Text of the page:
But he certainly was aware that those he left behind had a message to continue to share, and he made sure that his followers understood his teaching in all its revolutionary significance. You lead by serving.

Where will you sit?


What Must I Do?

I’ve always considered this story in Mark (10:17-30) about the rich young man one of the most electrifying of the bible. I’m sure it was in reading this passage that many a priest and religious vocation was born.

It is shocking–go and sell all you have and give it to the poor.

Who among us can do this?

And is this really what Jesus is asking us to do?

While it is surely a favorite story for “progressive” Christians, those who rail at the concentration of extreme wealth in the hands of the few in our society, I rather think that the lesson is not the literal reading one naturally assumes.

Rather, I think we must look to wiser heads, who perhaps understood this, and placed this reading within the framework of the reading in Wisdom and that of Hebrews.

In Wisdom (7:7-11) we learn that wisdom is the thing to be sought after. Not riches such as gold and silver or gems, not thrones, seats of power, not even health or beauty. Wisdom brings the true riches. And what is this wisdom?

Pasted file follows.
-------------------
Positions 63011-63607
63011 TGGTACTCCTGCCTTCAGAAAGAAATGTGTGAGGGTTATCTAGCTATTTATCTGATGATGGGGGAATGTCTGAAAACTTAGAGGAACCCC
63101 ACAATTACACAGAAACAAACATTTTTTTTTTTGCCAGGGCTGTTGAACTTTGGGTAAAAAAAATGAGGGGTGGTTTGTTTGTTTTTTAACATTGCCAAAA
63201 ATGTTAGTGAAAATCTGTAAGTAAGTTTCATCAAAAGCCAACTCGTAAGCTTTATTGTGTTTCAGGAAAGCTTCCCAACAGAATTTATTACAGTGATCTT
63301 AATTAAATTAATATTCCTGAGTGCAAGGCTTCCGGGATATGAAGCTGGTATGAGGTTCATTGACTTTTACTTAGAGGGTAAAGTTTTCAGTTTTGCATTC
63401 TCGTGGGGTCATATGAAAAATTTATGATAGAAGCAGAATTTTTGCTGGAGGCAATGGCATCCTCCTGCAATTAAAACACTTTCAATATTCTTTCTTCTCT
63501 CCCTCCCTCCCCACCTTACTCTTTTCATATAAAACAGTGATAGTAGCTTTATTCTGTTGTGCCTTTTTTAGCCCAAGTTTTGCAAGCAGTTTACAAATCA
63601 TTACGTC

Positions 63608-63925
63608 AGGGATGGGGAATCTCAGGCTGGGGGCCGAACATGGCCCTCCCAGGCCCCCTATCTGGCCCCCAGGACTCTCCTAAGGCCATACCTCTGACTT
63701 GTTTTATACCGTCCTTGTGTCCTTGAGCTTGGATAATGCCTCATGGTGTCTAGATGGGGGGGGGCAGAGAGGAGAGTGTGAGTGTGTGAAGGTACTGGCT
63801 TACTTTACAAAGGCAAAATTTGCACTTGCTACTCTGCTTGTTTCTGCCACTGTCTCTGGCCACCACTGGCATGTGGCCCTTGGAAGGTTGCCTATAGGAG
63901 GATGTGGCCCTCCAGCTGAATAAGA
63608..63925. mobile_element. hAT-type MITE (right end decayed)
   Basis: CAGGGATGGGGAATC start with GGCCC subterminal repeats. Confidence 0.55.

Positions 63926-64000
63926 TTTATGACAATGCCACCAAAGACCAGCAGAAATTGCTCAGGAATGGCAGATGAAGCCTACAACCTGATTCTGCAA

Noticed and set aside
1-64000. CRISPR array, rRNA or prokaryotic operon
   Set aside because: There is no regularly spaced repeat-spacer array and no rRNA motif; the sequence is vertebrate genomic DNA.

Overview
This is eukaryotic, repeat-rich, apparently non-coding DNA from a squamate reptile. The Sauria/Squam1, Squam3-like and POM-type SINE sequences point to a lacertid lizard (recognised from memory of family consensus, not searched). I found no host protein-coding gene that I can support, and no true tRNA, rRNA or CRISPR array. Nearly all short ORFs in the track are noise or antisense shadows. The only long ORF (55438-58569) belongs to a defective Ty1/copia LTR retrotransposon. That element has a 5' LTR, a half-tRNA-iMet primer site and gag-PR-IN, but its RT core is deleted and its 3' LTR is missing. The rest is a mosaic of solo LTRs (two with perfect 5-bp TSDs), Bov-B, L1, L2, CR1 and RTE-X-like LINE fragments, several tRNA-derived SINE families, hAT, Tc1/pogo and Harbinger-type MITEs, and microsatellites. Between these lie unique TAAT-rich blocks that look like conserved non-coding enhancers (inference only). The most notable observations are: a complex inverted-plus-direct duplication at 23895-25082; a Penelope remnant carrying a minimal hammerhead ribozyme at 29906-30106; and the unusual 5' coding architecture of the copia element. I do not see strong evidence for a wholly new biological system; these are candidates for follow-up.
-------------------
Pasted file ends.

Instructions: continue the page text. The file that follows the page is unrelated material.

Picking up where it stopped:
In Hebrews we learn:

Indeed the word of God is living and effective,
sharper than any two-edged sword,
penetrating even between soul and spirit, joints and marrow,
and able to discern reflections and thoughts of the heart.
No creature is concealed from him,
but everything is naked and exposed to the eyes of him
to whom we must render an account.

Note that God is able to “discern reflections and thoughts of the heart. . . .[but] everything is naked and exposed to the eyes of him.” This informs what Jesus is talking about in his discussion with the rich young man. Jesus isn’t making some grand statement that wealth is evil. He is seeing into the heart of the this seemingly pious young man, and discerning what is wounded within him that needs healing.

Jesus rightly concludes that the young man is consumed by his love for his possessions. This is what holds him from true wisdom which is the gift of God. Jesus points out what the young man must do, and this unfortunately he cannot. He is too tied to his things.

Jesus notes what is only obvious. Riches tend to consume us. We worry about getting more, keeping what we have, and what we should do with it. We worry about where to hide it, who might want to take it, and whether it’s enough. And of course, riches lead to issues of greed, jealousy, vainglory, pride, the seduction of power, and all manner of other bad characteristics which keep us from realizing truth.